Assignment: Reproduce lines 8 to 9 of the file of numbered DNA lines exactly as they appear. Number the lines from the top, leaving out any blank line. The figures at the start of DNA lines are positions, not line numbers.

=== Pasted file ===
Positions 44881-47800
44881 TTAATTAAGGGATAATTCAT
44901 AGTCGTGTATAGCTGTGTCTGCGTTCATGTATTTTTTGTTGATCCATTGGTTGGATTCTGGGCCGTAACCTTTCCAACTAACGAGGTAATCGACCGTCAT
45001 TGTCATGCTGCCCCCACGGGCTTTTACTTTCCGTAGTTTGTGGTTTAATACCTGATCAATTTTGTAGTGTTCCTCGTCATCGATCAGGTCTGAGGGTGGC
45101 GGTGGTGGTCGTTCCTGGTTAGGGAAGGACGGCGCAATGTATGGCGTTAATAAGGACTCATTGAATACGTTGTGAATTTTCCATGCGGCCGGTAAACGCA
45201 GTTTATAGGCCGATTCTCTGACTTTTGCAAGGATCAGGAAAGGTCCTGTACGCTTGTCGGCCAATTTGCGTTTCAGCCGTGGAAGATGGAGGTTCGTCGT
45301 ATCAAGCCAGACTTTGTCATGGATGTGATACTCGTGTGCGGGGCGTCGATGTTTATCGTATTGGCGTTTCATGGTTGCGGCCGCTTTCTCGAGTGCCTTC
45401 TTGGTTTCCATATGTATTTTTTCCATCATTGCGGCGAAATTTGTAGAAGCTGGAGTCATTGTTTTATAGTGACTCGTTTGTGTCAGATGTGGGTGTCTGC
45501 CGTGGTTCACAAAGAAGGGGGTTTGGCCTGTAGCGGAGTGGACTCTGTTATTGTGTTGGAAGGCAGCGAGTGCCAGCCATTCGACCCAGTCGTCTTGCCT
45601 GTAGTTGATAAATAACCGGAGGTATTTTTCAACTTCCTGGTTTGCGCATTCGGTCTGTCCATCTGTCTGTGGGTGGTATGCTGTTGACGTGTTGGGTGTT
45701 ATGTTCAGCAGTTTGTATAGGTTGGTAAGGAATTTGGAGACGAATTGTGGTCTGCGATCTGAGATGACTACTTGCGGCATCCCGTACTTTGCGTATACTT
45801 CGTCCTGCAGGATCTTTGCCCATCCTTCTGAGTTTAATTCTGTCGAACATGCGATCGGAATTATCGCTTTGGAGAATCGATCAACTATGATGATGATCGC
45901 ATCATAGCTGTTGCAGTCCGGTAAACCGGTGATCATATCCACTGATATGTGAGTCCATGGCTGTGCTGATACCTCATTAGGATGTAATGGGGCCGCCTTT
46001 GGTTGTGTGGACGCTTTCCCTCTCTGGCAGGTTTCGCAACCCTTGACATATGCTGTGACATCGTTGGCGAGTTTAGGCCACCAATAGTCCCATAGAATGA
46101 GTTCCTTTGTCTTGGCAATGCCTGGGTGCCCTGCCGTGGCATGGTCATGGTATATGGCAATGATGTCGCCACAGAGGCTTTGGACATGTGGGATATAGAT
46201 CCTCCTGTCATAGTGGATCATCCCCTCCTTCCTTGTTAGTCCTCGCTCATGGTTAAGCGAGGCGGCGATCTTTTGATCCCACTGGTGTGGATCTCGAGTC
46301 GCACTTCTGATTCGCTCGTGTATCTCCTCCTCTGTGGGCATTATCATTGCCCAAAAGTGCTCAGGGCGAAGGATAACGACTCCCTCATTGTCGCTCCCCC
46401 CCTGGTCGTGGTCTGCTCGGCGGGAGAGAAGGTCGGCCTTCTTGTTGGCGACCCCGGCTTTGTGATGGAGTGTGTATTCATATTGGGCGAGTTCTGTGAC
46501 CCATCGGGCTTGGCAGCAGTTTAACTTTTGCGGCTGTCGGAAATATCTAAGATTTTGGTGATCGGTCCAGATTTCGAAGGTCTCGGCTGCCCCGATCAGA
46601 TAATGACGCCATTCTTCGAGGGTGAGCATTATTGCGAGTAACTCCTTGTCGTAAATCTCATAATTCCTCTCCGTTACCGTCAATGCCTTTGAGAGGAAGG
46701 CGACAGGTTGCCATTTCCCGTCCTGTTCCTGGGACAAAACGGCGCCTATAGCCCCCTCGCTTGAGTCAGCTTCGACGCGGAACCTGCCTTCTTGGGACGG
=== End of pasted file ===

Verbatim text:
45401 TTGGTTTCCATATGTATTTTTTCCATCATTGCGGCGAAATTTGTAGAAGCTGGAGTCATTGTTTTATAGTGACTCGTTTGTGTCAGATGTGGGTGTCTGC
45501 CGTGGTTCACAAAGAAGGGGGTTTGGCCTGTAGCGGAGTGGACTCTGTTATTGTGTTGGAAGGCAGCGAGTGCCAGCCATTCGACCCAGTCGTCTTGCCT